Three Articles, Lightweight Sequel to Fast Food Nation,
The books ends with a very short but thoughtful observation regarding the need to change the law and punishment so as to back away from life-ending punishments for individual behavior that is merely self-destructive or distastement, and focus the heaviest punishments on those who commit economic crimes against society and entire sub-sections of society.
In each of these three cases, there are other books that are better–Deep Cover by Michael Levine on the futility of drug enforcement and the corruption of Drug Enforcement Agency “suits”; Forbidden Knowledge by Roger Shattuck, on pornography among other things; and The Informant by Kurt Eichenwald, on the sweetheart triangle between national-level white collar corporate criminals, big law firms, and a compliant Department of Justice that lets the richest bad guys off easy.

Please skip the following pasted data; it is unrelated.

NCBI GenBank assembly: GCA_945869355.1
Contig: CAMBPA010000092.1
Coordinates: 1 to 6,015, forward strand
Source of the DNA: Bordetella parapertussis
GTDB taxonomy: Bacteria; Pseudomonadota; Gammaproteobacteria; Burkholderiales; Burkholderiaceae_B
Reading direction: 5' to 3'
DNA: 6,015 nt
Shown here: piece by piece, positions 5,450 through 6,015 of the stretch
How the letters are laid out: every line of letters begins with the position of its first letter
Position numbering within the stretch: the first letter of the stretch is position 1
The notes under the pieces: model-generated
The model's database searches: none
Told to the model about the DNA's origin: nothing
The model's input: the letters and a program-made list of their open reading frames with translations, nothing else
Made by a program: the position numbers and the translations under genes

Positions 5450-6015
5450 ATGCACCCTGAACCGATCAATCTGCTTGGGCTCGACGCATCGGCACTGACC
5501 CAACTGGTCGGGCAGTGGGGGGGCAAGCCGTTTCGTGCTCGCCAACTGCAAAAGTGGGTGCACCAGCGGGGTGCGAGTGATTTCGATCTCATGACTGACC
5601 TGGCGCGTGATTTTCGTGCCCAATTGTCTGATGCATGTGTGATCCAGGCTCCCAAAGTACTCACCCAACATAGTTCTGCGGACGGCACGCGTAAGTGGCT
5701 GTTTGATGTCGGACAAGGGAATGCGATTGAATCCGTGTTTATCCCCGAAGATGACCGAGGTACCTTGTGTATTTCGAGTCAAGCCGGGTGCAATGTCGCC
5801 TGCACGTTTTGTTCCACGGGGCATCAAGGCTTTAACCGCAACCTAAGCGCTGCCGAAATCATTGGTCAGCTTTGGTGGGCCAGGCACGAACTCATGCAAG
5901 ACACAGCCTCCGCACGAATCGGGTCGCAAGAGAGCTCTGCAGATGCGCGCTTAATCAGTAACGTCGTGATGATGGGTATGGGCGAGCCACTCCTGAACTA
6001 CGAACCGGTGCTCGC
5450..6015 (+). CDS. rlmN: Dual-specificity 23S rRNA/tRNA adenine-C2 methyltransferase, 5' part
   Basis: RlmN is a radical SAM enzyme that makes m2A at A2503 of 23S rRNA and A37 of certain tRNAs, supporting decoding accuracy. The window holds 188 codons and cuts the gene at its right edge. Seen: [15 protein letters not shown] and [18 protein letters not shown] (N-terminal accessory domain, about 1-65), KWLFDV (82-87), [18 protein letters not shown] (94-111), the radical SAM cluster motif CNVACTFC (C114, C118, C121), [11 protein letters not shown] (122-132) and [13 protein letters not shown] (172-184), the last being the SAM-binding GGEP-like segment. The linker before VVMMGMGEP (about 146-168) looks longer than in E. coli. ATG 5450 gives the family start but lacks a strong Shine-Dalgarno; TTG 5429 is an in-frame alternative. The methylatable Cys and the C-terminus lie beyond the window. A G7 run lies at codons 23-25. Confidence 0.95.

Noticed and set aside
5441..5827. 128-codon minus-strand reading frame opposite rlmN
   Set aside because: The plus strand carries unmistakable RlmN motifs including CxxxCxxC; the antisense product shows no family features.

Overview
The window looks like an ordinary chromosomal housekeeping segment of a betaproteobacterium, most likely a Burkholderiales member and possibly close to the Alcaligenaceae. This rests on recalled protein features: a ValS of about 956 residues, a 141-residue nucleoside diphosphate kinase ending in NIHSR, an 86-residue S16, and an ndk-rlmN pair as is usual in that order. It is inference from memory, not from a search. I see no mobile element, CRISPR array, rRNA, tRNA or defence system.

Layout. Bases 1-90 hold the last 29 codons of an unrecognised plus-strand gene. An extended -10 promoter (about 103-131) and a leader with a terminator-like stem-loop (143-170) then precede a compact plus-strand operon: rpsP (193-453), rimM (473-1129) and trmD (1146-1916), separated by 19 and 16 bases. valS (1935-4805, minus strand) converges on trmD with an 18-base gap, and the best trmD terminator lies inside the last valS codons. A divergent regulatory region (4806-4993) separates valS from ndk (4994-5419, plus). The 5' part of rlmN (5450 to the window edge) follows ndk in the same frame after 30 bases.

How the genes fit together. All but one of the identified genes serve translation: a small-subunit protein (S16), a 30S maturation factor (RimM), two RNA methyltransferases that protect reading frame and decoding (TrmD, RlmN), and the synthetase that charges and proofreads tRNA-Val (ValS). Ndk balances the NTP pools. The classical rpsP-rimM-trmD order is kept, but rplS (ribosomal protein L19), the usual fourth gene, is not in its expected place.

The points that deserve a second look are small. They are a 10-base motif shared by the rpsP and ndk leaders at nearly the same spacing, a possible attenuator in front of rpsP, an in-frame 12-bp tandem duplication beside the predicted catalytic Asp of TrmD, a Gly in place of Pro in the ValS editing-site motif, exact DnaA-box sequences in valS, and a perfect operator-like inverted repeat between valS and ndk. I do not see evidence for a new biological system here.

I would caution the author to not do this again–the next book had better be as good as Fast Food Nation, or he will fall into the second rank of serial writers rather than culture-changing authors, where he deserves to stay.
I would also encourage anyone considering buying this book to do so–it does have useful information–but more importantly, if you have not read Fast Food Nation, go to that page and think seriously about buying and reading it now–as McDonald's gets blamed overseas for being the epidemy of all that is hateful to Islamics, as Kraft Food pays lip service to healthy food in its realization that Oreo cookies are killing kids, what Eric Schlosser did in Fast Food Nation is being appreciated more and more each day–with that book, he did indeed change national consciousness, an achievement that will stand in history as a turning point in creating a healthier America.